As mentioned, a wealthy person does not need the social state. People like Gauck do not depend on it. If they fall, they fall back on their savings or receive help from friends or relatives to keep their heads above water. Most citizens do not have these reserves. Reserves are quickly used up and friends who are employees themselves cannot give them any job. Personal responsibility, this slogan with which the social state is always run down, is something that can only be afforded by one who can oppose his or her own answers (i.e. personal responsibility) to the adversities of life. Everyone else needs guarantees and reassurance that are offered by the social state.

The immaterial assets of poor people are something that the materially wealthy do not need. How the governors of freedom fiddle about in the rights of freedom of the poor with Hartz IV and the residence obligation is another story (Hartz IV, the drastic German welfare reform combining unemployment benefits and income support and radically reducing the length of benefits, was recently ruled in violation of the German basic law).


The words "democratic" and "social" are mentioned in the same breath in Article 20 of the German basic law. This is no accident. "The Federal Republic of Germany is a democratic and social state." If it had only said Germany is a social state, the democratic part would result from that. If one read Germany is a democratic state without mentioning the social part, the democratic conception could be questioned. Democracy needs come-of-all citizens. It is not enough to teach that freedom of speech is democratic. The material basis for such freedom must also exist.

Democracy and the social state idea is the subject about which we could say with Plato's theory of ideas: here is the ideal and the immaterial claim and there is the bodily and material basis. Both are connected, even if philosophy and theology taught us for centuries that the idea always weights more than the body. A mind has a hard time thinking when the body in which it dwells is not adequately fed. A body in which the mind is cut short can run but can never be come-of-age in the sense of the mode4rn theory of the state. Symbiosis is necessary. As phenomenology tried to abolish the sharp separation between the immaterial and the material, Article 20 of the German basic law is nothing less than a phenomenological start to democratization. The social is necessary to make possible the democratic.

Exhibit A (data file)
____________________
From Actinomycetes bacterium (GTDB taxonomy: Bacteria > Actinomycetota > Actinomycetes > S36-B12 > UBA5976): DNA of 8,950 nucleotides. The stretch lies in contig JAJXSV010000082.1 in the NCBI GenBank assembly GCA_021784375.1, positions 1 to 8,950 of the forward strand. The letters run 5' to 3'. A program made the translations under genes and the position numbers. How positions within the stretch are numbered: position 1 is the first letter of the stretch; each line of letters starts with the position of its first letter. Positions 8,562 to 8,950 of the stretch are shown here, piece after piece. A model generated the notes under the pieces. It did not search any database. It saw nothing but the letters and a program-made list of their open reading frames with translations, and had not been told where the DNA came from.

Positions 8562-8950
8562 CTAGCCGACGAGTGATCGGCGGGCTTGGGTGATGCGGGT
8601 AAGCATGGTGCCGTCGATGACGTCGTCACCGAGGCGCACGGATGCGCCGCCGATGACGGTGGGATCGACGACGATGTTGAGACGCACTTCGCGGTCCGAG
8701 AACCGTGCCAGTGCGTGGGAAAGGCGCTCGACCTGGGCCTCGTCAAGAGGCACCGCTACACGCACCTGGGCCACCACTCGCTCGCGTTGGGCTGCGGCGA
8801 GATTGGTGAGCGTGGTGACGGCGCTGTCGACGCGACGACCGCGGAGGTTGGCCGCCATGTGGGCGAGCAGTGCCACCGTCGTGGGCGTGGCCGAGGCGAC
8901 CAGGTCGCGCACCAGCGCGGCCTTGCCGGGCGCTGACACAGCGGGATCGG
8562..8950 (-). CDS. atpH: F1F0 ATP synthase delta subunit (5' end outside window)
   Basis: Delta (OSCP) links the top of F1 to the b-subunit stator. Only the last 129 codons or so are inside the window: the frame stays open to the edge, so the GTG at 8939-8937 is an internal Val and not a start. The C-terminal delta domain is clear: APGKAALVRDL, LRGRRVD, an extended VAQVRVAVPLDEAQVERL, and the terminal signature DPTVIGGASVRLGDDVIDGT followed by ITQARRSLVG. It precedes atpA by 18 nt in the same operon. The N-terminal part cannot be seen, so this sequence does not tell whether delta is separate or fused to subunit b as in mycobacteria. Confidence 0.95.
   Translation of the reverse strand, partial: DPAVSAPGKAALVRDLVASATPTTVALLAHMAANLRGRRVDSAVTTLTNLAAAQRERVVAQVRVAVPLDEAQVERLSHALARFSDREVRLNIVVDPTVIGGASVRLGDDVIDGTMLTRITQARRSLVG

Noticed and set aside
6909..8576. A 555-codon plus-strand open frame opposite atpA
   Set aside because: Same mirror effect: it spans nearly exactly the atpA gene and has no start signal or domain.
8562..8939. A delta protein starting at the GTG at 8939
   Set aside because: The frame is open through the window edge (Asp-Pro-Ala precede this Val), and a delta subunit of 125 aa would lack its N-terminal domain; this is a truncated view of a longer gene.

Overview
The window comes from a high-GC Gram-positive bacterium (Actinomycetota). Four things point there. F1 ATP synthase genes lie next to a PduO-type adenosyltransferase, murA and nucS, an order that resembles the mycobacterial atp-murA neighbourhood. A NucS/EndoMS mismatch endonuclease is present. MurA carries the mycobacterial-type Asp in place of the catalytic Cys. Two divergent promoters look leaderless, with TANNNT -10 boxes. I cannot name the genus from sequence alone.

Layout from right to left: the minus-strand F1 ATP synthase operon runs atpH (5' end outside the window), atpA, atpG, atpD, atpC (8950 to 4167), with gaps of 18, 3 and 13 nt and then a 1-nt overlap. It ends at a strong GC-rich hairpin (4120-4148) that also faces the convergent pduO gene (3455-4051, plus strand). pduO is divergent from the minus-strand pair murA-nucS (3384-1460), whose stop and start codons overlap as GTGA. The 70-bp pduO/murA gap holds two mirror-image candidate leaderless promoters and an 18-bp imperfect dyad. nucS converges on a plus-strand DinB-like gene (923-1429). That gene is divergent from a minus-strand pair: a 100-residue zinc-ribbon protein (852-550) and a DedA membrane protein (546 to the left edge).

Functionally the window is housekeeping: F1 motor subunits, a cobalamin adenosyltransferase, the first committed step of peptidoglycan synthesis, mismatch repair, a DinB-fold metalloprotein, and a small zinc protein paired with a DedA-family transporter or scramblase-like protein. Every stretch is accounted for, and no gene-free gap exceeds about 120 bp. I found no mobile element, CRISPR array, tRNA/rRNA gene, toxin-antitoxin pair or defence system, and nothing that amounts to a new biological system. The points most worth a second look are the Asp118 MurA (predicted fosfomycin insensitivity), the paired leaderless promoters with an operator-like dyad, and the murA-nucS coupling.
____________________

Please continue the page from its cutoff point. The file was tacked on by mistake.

Economic progress does not only belong to those who can afford it. All humanity has a right to share in the progress of human creative- and thinking processes. Pharmaceutical groups do not research for their business profit even if the system around us sees it that way. They research to give humanity a better life. Since humanity is rich and poor, sharing in progress must be made systematically possible. The system here is called the social state. The profitism of some branches can obviously not be warded off with the social state. A policy that rigidly limits the phenomenon is recommended as a flanking measure.

Social states do not have the support of all humanity. The social state could be a concept for the whole planet and not a discontinued- or phase-out model because it tries to safeguard the achievements of the human species for all members in its sphere of activity. "Create more social state to encourage more sharing in progress!" could be a populist slogan.

Human wealth does not result from the balance of accounts of rich ladies and gentlemen. Humanity is rich when its wealth is distributed to many persons. Unique specimens with vast funds are not evidence that humanity will fare especially well. Only individual persons will do well... The social state is a commission and claim to a world that is more and more able to provide for everyone. The social state is the attempt to successfully distribute these goods to everyone even if one no longer has the financial means of sharing in that world as a person in humanity.